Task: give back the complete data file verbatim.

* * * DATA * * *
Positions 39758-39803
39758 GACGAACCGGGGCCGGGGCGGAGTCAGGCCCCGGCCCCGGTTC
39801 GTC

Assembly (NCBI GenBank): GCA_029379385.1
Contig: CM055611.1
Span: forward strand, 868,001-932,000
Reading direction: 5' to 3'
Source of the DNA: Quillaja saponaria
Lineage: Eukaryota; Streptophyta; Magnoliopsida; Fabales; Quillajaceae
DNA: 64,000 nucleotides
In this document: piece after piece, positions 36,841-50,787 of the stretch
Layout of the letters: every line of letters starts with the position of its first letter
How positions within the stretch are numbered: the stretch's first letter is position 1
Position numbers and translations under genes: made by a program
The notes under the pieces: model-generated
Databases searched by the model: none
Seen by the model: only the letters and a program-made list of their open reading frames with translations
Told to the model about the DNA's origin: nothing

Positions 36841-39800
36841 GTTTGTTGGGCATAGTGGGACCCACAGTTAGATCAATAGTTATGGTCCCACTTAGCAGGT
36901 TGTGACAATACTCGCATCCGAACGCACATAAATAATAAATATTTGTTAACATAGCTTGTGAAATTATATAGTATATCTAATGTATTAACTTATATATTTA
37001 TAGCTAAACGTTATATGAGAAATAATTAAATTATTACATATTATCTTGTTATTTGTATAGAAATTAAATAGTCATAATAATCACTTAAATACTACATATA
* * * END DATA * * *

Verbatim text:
Positions 39758-39803
39758 GACGAACCGGGGCCGGGGCGGAGTCAGGCCCCGGCCCCGGTTC
39801 GTC

Assembly (NCBI GenBank): GCA_029379385.1
Contig: CM055611.1
Span: forward strand, 868,001-932,000
Reading direction: 5' to 3'
Source of the DNA: Quillaja saponaria
Lineage: Eukaryota; Streptophyta; Magnoliopsida; Fabales; Quillajaceae
DNA: 64,000 nucleotides
In this document: piece after piece, positions 36,841-50,787 of the stretch
Layout of the letters: every line of letters starts with the position of its first letter
How positions within the stretch are numbered: the stretch's first letter is position 1
Position numbers and translations under genes: made by a program
The notes under the pieces: model-generated
Databases searched by the model: none
Seen by the model: only the letters and a program-made list of their open reading frames with translations
Told to the model about the DNA's origin: nothing

Positions 36841-39800
36841 GTTTGTTGGGCATAGTGGGACCCACAGTTAGATCAATAGTTATGGTCCCACTTAGCAGGT
36901 TGTGACAATACTCGCATCCGAACGCACATAAATAATAAATATTTGTTAACATAGCTTGTGAAATTATATAGTATATCTAATGTATTAACTTATATATTTA
37001 TAGCTAAACGTTATATGAGAAATAATTAAATTATTACATATTATCTTGTTATTTGTATAGAAATTAAATAGTCATAATAATCACTTAAATACTACATATA